Activity 2: Decision making online journal (25%)
Over the course of semester your will be required to frequently reflect on experiences from practice where you have utilised your advanced assessment skills and decision making within your allocated journal discussion group. For this task you are required to:
1) Share with other students, minimum of four (4) practice experiences where your assessment skills/decision making altered or had significant impact on the outcome for a patient (300 words x 4).
2) Contribute regularly to the discussion area, assisting other students with their individual applied assessment episodes.
3) Draw upon the evidence that informed your decision and provide justification using evidence-based literature.
4) Identify any challenges you may have in your work context.
5) Respond to minimum of one other student and provide an alternative solution to their decision, again using evidence-based literature to support your claims (300 words).
6) Select postings for grading, these should be from different areas of practice (for example, respiratory, neurological, renal, haemodynamic, or other) to show your increasing clinical development.
7) Collate your best five (5) discussion postings, (1500 words), as part of your clinical skills portfolio.
Student’s post for response
• A 21-year-old male admitted to the trauma ward following a motor vehicle accident.
The patient had been travelling at approximately 70 km/hr when he lost control and he had a head on collision into a tree. Following primary and secondary surveys the patient was found to have a 10cm laceration to his forehead. Due to this laceration and obvious head strike the patient underwent a computed tomography scan (CT). There were no obvious abnormalities to the patient’s head CT scan. Nil other injuries were identified. The patient’s past medical history included smoking 10 cigarettes per day.
On arrival to the ward, I asked the patient several questions surrounding his accident. A main focus of mine during this patient interview was whether the patient had a loss of consciousness from the trauma. The laceration to his forehead indicated to me there was a potential for a loss of consciousness. He was unsure whether he had lost consciousness however he was amnesic to events directly after the accident occurred and could not remember the time between having the accident and the paramedics arriving. A history of loss of consciousness or post traumatic amnesia is commonly used as an indication for futher investigations and observations (Ganti et al. 2019).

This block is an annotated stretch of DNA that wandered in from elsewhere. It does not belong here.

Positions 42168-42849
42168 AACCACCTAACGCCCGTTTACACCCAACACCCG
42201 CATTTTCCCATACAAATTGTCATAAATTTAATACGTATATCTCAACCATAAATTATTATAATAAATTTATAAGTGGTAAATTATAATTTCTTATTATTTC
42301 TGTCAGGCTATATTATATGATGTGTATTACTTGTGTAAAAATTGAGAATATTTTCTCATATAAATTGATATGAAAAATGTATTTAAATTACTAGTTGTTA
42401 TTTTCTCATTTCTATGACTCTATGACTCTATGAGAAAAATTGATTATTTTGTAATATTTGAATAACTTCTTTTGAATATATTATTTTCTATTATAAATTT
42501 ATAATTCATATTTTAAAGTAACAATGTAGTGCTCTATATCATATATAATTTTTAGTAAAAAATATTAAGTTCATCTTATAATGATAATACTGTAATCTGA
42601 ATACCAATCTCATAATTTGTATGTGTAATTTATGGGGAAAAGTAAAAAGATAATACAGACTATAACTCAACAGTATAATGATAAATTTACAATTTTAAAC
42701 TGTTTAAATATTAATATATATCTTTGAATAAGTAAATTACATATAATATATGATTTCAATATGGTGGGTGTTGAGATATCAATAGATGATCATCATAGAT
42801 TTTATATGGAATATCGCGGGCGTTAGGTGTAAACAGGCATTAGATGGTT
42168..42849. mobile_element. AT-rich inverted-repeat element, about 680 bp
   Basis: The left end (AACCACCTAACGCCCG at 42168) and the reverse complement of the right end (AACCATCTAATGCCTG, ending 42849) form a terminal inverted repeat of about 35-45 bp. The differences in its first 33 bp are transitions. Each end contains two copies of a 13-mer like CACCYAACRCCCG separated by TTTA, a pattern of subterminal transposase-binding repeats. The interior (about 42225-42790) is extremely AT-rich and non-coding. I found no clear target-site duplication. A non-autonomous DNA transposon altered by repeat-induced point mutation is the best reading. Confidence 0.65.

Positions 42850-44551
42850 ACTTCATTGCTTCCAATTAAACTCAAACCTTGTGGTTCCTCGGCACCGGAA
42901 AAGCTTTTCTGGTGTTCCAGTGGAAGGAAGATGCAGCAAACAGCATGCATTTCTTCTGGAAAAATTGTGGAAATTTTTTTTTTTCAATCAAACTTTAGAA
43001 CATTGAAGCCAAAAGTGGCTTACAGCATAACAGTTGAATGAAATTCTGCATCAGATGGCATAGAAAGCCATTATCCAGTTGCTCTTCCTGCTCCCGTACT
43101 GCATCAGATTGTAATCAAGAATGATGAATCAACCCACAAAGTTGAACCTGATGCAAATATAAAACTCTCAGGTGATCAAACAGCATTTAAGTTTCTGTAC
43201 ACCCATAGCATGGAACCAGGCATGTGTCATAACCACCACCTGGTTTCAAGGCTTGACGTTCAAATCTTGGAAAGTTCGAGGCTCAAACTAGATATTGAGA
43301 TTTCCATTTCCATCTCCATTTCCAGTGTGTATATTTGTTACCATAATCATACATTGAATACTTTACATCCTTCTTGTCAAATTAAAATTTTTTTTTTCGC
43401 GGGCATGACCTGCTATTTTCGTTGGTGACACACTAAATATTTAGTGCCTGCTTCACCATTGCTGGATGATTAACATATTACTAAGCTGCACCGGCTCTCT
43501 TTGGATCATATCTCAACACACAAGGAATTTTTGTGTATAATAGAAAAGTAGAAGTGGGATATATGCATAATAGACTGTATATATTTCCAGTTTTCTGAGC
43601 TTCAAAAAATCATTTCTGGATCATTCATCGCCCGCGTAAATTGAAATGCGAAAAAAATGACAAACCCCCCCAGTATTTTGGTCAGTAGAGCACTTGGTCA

After interviewing the patient and determining the patient’s amnesia, I decided the patient met the criteria for the Abbreviated Westmead PTA Scale (A-WPTAS). A-WPTAS assesses the patient for PTA providing an early and efficient assessment for patients with possible mild traumatic brain injuries (TBI). It helps to identify any cognitive impairment and the need for any further intervention and ongoing care (Watson et al, 2017).
Following my assessments using the AWAPTAS guidelines the patient was unable to meet the criteria that would have cleared him from PTA. The patient was then referred to the occupational therapists for regular PTA testing. The PTA testing requires a score of 12/12 for three consecutive days which the patient managed to meet on day 7 of admission. The length of time for PTA is an important diagnostic and outcome indicator for patients with suspected TBI (Hennessy et al, 2020).
He was deemed to have a mild TBI and was referred to the Hunter Brain Injury Service for outpatient follow-up. A mild TBI is considered where there is trauma leading to temporary changes of the patient’s neurological function. This deficit should improve with time (Tranter-Entwistle et al, 2021).
My decision to commence initial A-WAPTAS and avoid delays to these assessments meant the patient’s TBI was diagnosed in a timely manner and the patient received the appropriate intervention and care he required both as an inpatient and in the community on discharge.
Latha Ganti et al. (2019) ‘GCS 15: when mild TBI isn’t so mild’, Neurological Research and Practice, 1(1), pp. 1–8. doi: 10.1186/s42466-018-0001-1.
Hennessy, M. J. et al. (2020) ‘Optimizing and simplifying post-traumatic amnesia testing after moderate-severe traumatic brain injury despite common confounders in routine practice’, Journal of Clinical Neuroscience, 81, pp. 37–42. doi: 10.1016/j.jocn.2020.09.030.
Tranter-Entwistle, I. et al. (2021) ‘What a headache! Reviewing mild traumatic brain injury management in a new trauma service’, The New Zealand medical journal, 134(1531), pp. 59–66. Available at: https://search-ebscohost-com.ezproxy.utas.edu.au/login.aspx?direct=true&db=mdc&AN=33767477&site=eds-live (Accessed: 7 September 2021).
Watson, C. E. et al. (2017) ‘Introduction of the Abbreviated Westmead Post-Traumatic Amnesia Scale and Impact on Length of Stay’, Scandinavian journal of surgery?: SJS?: official organ for the Finnish Surgical Society and the Scandinavian Surgical Society, 106(4), pp. 356–360. doi: 10.1177/1457496917698642.